By this time, it was getting pretty hot and humid and I had to head back to hotel since we were checking out and heading to another destination. I actually got a bit lost on the way back when I missed a turn and kept driving on the highway. By pointing out the name of the resort printed on the rented bike to locals and asking for directions, I eventually made it just in time to pack up and meet up with the rest of the group.
From a tourist’s point of view, there wasn’t much happening. A lot of shops were still closed and the floating market wasn’t operational since it was a weekday. In hindsight, I should have probably checked a map or GPS to plot out my route. But after our action-packed first day visiting various sights in Bangkok traffic, it felt like a very different side of Thailand. It was a short and sweet ride just enjoying the slow pace of life by the riverside. At least I got the quick workout I wanted to justify extra servings of pad thai.
TRAVEL TIPS & USEFUL INFO:
- There are many tour operators who offer bike tours in Thailand, from half-day to whole day trips, adventure tours and multi-day trips. Established cycling routes include Chiang Mai to Bangkok (or vice versa), the Mae Hong Son Loop, The Golden Triangle and Bangkok to Phuket.
- Amazing bike trails can be found throughout the country. Cycling is said to be particularly good in the North of Thailand, particularly in Chiang Mai.
- Some guesthouses like Thanicha Resort in Amphawa offer bicycles which guests can use FREE of charge. The bicycle comes with a bike lock and key so you can secure it while sightseeing and a basket for stashing your stuff.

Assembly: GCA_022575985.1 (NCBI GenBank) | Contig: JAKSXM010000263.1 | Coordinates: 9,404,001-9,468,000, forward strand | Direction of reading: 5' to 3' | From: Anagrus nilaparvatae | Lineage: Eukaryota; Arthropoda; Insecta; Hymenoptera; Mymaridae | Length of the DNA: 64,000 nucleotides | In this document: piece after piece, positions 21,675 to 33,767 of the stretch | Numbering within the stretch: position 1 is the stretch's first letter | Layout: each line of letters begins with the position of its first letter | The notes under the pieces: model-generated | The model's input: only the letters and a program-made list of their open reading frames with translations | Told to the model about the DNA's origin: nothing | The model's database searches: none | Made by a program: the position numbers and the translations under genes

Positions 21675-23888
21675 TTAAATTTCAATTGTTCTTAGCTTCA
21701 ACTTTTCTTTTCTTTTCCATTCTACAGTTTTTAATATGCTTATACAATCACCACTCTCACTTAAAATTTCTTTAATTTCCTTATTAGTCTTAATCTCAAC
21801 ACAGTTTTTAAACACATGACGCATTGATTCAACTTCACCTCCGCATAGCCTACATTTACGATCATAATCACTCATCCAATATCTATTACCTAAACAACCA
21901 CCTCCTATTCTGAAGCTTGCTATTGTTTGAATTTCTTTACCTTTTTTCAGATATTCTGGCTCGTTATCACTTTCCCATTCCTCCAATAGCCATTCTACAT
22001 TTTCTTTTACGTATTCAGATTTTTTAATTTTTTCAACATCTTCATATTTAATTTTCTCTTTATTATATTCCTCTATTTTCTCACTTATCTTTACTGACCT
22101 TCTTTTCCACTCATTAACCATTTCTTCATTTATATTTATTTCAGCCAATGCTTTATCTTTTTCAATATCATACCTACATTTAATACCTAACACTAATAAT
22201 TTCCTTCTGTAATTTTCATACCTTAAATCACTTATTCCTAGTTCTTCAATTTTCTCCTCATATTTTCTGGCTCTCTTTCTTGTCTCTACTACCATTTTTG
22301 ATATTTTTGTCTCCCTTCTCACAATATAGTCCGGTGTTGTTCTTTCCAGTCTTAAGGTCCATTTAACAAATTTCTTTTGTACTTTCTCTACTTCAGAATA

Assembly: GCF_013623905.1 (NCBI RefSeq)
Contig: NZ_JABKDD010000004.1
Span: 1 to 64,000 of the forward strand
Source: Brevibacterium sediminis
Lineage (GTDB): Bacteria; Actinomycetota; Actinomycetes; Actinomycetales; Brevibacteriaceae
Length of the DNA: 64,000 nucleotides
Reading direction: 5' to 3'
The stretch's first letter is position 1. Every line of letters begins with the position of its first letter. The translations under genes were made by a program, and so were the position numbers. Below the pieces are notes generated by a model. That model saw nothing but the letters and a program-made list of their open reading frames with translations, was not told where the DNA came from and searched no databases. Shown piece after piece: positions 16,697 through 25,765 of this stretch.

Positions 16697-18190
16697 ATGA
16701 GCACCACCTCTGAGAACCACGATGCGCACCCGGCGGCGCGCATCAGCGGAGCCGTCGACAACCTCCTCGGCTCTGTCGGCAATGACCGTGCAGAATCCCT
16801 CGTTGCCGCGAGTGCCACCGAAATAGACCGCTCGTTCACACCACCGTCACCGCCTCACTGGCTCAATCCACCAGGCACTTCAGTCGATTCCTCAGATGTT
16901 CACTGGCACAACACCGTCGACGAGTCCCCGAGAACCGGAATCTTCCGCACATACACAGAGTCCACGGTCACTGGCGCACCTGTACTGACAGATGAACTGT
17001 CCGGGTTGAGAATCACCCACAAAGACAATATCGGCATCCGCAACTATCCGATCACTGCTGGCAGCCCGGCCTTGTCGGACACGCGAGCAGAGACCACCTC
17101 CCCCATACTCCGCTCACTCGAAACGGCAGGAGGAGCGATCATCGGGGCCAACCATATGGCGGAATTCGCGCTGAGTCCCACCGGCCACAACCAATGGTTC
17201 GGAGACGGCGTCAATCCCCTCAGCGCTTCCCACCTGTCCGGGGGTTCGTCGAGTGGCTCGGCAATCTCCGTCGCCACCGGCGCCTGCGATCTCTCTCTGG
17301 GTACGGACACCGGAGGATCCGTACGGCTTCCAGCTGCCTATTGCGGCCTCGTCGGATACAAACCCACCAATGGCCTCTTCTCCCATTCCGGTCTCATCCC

- An organized bike tour is held in Amphawa. The 10-km route covers:
- Museum of Thai Desserts
- Orchid Farm
- Wat Bang Nang Li
- Wat Phummarin Kudi Thong
- House of Thai Instruments
- Wat Bang Khae Yai Nai
- Wat Bang Kung
- Amphawa Floating Market
- Other hotels or establishments rent out bikes on hourly or daily basis. Single speed city cruiser bicycles roughly cost 20-40 Baht/Hour or 30-80 Baht/Day to rent.
- Bicycle rental shops around Thailand usually have better quality bikes than what are available in hotels. Approximate rates: 120-180 Baht/Day for single speed cruiser bicycles. For good quality mountain bikes like (Trek and similar brands), the average cost is about 350 Baht/Day.
- Cycling tour companies include Crouching Tiger Cycling Tours (based in Chiang Mai), Siam Bike Tours (based in Phuket) & Spice Roads (based in Bangkok). They prefer that clients provide their own bicycles, but also offer mid to higher level quality Trek/hybrid mountain bikes and road bikes rentals, ranging from 300-800 Baht a day.